For over a decade, North Carolina's charter schools and traditional public schools have been embroiled in litigation over access to local public funding. This litigation shows no sign of abatement. In fact, disputes between charter schools and traditional public schools over local funds are likely to continue until the North Carolina legislature revisits the state's charter school funding statute and modifies the means by which local funds are transferred to charter schools.
This Article deconstructs the state's charter school funding statute, the decade-long series of appellate decisions interpreting it, and the administrative and legislative responses to each appellate decision. It contends that the source of disputes over local funding is found, at least in part, in the statutory method by which these funds are distributed to charter schools through the accounts of local boards of education.
This Article ultimately proposes a fundamental revision to North Carolina's charter school funding statute to allow charter schools to receive their statutory allocation of local public funds directly from the source of those funds, eliminating local boards' responsibility to serve as intermediaries in the transfer of those funds to charter schools. This change facilitates charter schools' ability to enjoy the independence envisioned by their authorizing legislation and eliminates comingling of charter school and traditional public school funding in local boards' accounts. With greater independence and without comingled funds, disputesbetween the two types of public schools are less likely to arise, and educational resources are more likely to be applied directly toward education rather than toward litigation.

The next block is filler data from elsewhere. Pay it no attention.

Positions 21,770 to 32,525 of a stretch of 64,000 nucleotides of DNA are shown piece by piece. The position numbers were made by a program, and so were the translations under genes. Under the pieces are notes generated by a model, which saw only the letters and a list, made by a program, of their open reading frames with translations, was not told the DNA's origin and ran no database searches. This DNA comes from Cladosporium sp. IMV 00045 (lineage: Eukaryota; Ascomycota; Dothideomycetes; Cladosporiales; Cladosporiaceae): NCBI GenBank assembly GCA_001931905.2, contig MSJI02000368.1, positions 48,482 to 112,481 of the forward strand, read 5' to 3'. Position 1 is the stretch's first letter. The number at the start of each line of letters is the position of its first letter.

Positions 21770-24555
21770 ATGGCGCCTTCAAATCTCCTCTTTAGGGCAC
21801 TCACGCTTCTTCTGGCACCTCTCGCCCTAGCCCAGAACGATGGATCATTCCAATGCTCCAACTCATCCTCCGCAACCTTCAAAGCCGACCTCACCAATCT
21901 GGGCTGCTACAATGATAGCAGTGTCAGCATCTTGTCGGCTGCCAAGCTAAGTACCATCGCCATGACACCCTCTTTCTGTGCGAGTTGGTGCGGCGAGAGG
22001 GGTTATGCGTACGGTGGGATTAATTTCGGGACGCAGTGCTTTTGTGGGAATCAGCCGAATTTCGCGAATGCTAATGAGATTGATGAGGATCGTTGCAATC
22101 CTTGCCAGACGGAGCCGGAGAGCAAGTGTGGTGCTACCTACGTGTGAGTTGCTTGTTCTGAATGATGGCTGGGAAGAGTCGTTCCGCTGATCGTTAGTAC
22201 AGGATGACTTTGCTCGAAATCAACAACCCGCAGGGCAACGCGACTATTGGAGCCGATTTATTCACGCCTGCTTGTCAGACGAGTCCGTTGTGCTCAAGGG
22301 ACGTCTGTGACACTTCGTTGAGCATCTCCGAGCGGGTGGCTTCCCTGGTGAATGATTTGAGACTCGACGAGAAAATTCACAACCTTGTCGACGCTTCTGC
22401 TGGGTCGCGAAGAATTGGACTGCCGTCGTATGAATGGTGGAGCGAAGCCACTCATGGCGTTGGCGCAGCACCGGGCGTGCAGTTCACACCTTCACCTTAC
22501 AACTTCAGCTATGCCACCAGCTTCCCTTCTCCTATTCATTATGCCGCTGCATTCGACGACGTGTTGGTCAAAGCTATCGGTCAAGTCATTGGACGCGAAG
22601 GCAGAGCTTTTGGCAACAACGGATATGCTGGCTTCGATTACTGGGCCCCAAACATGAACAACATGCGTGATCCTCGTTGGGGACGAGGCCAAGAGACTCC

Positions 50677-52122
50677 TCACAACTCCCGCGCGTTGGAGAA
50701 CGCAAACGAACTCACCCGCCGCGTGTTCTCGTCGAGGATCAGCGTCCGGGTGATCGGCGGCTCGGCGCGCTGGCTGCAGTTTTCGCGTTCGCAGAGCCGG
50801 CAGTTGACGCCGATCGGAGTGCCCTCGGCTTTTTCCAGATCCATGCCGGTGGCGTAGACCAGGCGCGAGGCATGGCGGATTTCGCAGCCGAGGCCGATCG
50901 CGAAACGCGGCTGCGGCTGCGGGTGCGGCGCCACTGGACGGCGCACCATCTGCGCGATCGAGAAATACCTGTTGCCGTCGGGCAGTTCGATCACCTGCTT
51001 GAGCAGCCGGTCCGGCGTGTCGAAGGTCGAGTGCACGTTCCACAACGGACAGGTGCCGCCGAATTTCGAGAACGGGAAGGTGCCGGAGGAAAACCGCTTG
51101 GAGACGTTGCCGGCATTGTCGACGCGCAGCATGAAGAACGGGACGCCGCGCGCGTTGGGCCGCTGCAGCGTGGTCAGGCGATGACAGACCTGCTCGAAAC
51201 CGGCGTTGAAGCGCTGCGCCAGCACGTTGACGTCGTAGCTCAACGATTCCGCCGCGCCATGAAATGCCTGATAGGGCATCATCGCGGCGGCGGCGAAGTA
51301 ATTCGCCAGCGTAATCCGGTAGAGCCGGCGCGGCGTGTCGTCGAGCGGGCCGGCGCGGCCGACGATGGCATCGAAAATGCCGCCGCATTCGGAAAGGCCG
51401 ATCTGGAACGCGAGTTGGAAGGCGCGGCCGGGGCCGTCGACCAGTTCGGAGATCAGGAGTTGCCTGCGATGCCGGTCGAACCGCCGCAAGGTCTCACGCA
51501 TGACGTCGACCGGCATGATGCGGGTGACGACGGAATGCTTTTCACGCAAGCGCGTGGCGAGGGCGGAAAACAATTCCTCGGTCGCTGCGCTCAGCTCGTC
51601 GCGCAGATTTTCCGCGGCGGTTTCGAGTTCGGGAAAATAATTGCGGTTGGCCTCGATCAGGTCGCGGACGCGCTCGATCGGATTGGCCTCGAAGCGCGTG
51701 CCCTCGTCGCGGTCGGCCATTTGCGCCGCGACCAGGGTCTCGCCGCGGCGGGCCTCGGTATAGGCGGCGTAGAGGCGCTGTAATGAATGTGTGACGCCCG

Lisa Lukasik, Deconstructing a Decade of Charter School Funding Litigation: An Argument for Reform, 90 N.C. L. Rev. 1885 (2012).